I wasn’t expecting this reaction at all, but having read the article I think Matt Bai really nails it, writing about Howard Dean, his “50 State Strategy,” his conflicts with the DSCC and DCCC, and related matters:
Most analysts in both parties now believe that Democrats have better-than-even odds of winning at least the House. But if they don’t, rather than dissect the mechanical failures that cost them a few thousand votes here or there, Democrats might be forced to admit, at long last, that there is a structural flaw in their theory of party-building. Even a near miss, at a time of such overwhelming opportunity, would suggest that a national party may not, in fact, be able to win over the long term by fixating on a select group of industrial states while condemning entire regions of the country to what amounts to one-party rule. Which would mean that Howard Dean is right to replant his party’s flag in the towns and counties along America’s less-traveled highways, even if his plan isn’t perfect, and even if he isn’t the best messenger to carry it out. As another flawed visionary, the filmmaker Woody Allen, once put it, 80 percent of success is just showing up.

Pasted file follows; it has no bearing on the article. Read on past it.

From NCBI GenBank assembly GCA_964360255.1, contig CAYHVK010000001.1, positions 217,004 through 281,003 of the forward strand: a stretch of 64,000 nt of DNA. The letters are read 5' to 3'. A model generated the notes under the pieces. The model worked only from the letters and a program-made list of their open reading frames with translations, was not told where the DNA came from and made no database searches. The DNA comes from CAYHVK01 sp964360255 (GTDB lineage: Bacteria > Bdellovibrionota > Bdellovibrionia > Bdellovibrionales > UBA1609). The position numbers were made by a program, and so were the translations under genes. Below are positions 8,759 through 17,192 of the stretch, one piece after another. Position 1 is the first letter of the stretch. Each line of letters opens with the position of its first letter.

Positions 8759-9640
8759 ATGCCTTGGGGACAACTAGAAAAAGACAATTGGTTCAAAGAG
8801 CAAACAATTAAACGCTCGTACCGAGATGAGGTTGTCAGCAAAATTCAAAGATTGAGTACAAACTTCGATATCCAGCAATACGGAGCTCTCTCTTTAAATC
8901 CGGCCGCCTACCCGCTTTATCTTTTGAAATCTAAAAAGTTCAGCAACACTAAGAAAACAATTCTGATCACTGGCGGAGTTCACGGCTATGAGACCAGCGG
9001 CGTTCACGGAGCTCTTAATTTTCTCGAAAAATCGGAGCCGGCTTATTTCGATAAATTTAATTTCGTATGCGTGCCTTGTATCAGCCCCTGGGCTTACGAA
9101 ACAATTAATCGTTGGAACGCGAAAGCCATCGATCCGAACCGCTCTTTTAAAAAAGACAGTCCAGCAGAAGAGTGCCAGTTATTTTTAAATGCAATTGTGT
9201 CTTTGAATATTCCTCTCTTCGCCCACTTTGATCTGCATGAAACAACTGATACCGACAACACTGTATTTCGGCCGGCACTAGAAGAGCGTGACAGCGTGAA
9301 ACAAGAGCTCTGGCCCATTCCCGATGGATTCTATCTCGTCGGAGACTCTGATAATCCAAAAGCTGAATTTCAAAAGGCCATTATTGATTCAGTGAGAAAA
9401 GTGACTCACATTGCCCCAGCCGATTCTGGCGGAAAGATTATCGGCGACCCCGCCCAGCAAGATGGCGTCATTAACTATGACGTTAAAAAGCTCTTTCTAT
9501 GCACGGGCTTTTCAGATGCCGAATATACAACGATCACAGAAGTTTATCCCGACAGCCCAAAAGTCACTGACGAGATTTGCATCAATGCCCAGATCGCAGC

Another thing I would add, that Bai doesn’t really get into, is that just about every election looks uniquely crucial. Which isn’t to deny that 2006 does, in fact, look uniquely crucial. But I recall 2004 and 2002 as having looked the same way. This is just a natural human bias toward over-emphasizing the present, but there it is none the less. Everyone agrees that the long term needs to be addressed sometime or other and, really, there’s no time like the present.